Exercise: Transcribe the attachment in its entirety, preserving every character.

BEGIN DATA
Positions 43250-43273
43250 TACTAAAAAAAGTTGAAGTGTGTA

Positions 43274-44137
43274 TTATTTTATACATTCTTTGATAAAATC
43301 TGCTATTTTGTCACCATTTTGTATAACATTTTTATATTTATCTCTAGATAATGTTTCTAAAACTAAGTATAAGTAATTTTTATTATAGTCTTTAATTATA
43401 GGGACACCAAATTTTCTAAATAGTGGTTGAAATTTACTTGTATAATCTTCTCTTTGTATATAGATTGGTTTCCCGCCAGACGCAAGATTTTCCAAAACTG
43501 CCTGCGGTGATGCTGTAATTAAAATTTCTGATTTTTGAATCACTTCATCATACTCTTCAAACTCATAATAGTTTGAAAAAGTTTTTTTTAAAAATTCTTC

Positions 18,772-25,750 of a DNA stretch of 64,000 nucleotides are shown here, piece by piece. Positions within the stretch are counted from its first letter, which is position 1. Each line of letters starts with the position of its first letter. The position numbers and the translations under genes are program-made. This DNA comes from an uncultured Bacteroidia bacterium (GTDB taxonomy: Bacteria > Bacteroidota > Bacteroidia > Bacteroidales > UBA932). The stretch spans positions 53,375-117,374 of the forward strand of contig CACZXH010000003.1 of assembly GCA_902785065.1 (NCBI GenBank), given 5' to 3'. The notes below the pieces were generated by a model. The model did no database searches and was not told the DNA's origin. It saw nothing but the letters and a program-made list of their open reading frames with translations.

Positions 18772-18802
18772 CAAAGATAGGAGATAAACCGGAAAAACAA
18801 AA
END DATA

Positions 43250-43273
43250 TACTAAAAAAAGTTGAAGTGTGTA

Positions 43274-44137
43274 TTATTTTATACATTCTTTGATAAAATC
43301 TGCTATTTTGTCACCATTTTGTATAACATTTTTATATTTATCTCTAGATAATGTTTCTAAAACTAAGTATAAGTAATTTTTATTATAGTCTTTAATTATA
43401 GGGACACCAAATTTTCTAAATAGTGGTTGAAATTTACTTGTATAATCTTCTCTTTGTATATAGATTGGTTTCCCGCCAGACGCAAGATTTTCCAAAACTG
43501 CCTGCGGTGATGCTGTAATTAAAATTTCTGATTTTTGAATCACTTCATCATACTCTTCAAACTCATAATAGTTTGAAAAAGTTTTTTTTAAAAATTCTTC

Positions 18,772-25,750 of a DNA stretch of 64,000 nucleotides are shown here, piece by piece. Positions within the stretch are counted from its first letter, which is position 1. Each line of letters starts with the position of its first letter. The position numbers and the translations under genes are program-made. This DNA comes from an uncultured Bacteroidia bacterium (GTDB taxonomy: Bacteria > Bacteroidota > Bacteroidia > Bacteroidales > UBA932). The stretch spans positions 53,375-117,374 of the forward strand of contig CACZXH010000003.1 of assembly GCA_902785065.1 (NCBI GenBank), given 5' to 3'. The notes below the pieces were generated by a model. The model did no database searches and was not told the DNA's origin. It saw nothing but the letters and a program-made list of their open reading frames with translations.

Positions 18772-18802
18772 CAAAGATAGGAGATAAACCGGAAAAACAA
18801 AA